An image of American soldiers working at Camp Cable near Logan south of Brisbane c1942. Image from John Oxley Library, State Library of Queensland, no image number. Copyright expired.

Anyway when we went for a drive we’d have singalongs of old-favourite songs. Do people still do that as a matter of course? Somehow it seems symbolic of an earlier, simpler time when before in-car music systems and indeed DVD, when driving was leisurely. I know that Judy over on Jottings Journeys and Genealogy sings while driving long distances and that’s the likeliest time for me to do the karaoke-type thing….easily explained by being a really poor singer.

Returning to our day drive, our ultimate destination was Natural Arch and Springbrook National Park, south of Brisbane. These days it would be a short enough drive when the freeway wasn’t busy but I remember it as something of an adventure. I guess we just took our time. Along the way we stopped at a cairn which commemorated Camp Cable which had been a US base during WWII and named for the only American soldier, Sergeant Gerald Cable, killed when their ship was torpedoed by a Japanese submarine en route[i]. I suppose it was relatively new when we visited it. Camp Cable was near the railway line, close to Logan Village and less than 10kms from Jimboomba.  Dad’s grandparents, George Michael and Julia Kunkel, lived near here when George worked on that section of the line and I wonder if Dad knew this when we stopped to visit the cairn. He would certainly have known the area himself from the train line as his father had worked on the Gold Coast line and we travelled it en route to holidays at Currumbin.

Dad and I at Natural Arch all those years ago.

Natural Arch is, as it says, a natural feature in which a waterfall comes down through the roof of a cave. There is a short walk from the park through rainforest and you can see a waterhole and creek before it drops down into the cave. If you go to the mouth of the cave, you see the waterfall come powering down. I do remember being impressed with it – so much so that when we had access to a car while on holidays from PNG one year we went back there for a visit. Sadly it didn’t have the same impact as it had when I was a child and I don’t think we’ve ever been back, favouring nearby Lamington National Park instead. Perhaps the explanation is simple: the first time we saw it there had been plenty of rain and the creek and the waterfall were flowing heavily while the second time the creek was barely trickling.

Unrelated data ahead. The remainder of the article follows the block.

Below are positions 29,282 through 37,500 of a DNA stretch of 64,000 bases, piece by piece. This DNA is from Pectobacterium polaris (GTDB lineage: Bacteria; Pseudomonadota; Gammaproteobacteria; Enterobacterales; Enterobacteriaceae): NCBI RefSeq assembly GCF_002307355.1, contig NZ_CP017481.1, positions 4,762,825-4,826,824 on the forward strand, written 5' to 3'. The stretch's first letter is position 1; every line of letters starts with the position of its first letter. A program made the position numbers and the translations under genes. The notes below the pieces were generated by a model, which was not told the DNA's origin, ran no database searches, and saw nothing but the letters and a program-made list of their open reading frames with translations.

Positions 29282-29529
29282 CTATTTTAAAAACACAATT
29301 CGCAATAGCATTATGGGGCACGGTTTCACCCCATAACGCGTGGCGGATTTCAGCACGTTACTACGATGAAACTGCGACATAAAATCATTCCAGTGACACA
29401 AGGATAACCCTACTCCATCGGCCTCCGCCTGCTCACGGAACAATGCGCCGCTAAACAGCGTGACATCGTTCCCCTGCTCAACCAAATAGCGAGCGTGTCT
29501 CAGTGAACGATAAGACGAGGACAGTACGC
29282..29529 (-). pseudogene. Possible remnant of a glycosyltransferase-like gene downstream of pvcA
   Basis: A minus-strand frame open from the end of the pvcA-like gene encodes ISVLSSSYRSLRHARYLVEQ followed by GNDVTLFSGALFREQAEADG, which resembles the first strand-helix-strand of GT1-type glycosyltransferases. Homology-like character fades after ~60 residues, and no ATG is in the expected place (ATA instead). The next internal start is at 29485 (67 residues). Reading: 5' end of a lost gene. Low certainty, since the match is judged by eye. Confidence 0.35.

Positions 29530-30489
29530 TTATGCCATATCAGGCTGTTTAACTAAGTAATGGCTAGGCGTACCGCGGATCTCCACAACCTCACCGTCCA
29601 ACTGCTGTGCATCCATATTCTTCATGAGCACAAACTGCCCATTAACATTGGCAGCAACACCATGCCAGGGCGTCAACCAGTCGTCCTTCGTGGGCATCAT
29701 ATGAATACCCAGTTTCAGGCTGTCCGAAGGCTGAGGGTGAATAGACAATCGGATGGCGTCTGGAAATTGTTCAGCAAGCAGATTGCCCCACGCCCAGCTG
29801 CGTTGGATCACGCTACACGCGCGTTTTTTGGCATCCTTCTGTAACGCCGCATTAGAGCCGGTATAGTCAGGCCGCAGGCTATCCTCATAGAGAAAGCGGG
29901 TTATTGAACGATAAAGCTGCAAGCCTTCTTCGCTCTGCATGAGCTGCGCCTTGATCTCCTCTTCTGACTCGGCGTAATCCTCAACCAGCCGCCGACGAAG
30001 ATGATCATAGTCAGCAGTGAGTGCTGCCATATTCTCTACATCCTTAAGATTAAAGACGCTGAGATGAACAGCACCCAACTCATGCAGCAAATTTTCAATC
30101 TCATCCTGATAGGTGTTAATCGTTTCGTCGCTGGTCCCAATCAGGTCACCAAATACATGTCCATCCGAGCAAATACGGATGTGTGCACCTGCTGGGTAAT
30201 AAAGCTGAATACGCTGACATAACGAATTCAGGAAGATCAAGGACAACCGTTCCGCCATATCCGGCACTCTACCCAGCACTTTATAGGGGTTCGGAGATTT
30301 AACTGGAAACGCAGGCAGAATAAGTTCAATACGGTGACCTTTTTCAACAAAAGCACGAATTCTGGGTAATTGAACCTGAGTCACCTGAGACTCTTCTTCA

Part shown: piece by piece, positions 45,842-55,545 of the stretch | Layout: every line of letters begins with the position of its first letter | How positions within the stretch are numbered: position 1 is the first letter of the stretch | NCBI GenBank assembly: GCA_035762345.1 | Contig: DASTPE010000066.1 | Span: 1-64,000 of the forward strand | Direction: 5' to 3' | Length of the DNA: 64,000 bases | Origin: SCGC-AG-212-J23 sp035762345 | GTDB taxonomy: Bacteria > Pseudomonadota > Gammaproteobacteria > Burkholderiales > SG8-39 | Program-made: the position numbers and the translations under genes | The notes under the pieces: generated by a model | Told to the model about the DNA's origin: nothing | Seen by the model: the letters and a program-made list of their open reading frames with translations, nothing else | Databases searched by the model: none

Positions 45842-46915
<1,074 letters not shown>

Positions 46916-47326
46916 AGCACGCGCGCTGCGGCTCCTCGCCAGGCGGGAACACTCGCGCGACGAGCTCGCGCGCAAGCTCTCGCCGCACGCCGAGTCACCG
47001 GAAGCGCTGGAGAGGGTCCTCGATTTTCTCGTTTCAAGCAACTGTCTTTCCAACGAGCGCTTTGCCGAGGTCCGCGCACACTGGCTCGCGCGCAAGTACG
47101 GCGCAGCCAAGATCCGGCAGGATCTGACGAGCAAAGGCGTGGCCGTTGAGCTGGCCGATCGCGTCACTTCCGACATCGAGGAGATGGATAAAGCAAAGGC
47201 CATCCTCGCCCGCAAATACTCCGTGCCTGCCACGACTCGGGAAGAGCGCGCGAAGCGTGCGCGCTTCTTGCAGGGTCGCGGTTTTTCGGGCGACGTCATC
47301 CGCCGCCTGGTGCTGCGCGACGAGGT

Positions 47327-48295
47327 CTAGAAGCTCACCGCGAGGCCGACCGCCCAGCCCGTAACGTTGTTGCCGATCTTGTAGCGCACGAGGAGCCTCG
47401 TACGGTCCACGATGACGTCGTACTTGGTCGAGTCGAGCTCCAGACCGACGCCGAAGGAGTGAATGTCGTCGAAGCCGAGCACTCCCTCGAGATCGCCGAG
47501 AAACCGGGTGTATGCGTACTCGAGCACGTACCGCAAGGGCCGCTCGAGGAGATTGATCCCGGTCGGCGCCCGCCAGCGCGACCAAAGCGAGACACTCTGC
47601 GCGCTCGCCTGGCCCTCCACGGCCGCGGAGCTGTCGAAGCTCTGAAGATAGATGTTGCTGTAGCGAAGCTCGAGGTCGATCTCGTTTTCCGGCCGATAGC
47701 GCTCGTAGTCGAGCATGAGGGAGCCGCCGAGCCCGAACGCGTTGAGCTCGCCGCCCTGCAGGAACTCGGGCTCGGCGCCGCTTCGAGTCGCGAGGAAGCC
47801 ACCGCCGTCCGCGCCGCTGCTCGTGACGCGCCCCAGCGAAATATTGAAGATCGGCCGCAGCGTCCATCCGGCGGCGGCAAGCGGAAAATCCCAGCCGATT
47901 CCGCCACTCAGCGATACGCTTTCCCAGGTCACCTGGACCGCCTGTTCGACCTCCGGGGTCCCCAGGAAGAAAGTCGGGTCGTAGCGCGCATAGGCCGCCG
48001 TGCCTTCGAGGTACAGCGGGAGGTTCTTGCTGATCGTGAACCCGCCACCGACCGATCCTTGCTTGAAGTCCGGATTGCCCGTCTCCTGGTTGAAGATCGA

It appears I was there even if I have no memory of it. How formal a photo for a picnic outing.

This 52 week series frequently challenges my memory, sometimes bringing things back with great clarity and other time highlighting vast blanks. For example I have no memory of a picnic that day though we almost inevitably had one. I surely don’t remember the glow worms the web sites mention. I don’t even recall driving to the New South Wales border that day which we apparently did. Frustrating!

I can’t resist a quick mention of road trips of a sort when we went on Girl Guide camps. We’d load up the girls and camping gear in the back of a four-ton truck then head off to the camp-site singing and waving and generally having a good time. Not only would it not be legal these days, I can’t imagine parents letting their kids do it even if it was.

[i] I’ve learnt more about this cairn through reading the website for the 32nd Infantry Division, the Red Arrows at:

Another interesting history of Logan with reference to this cairn is here: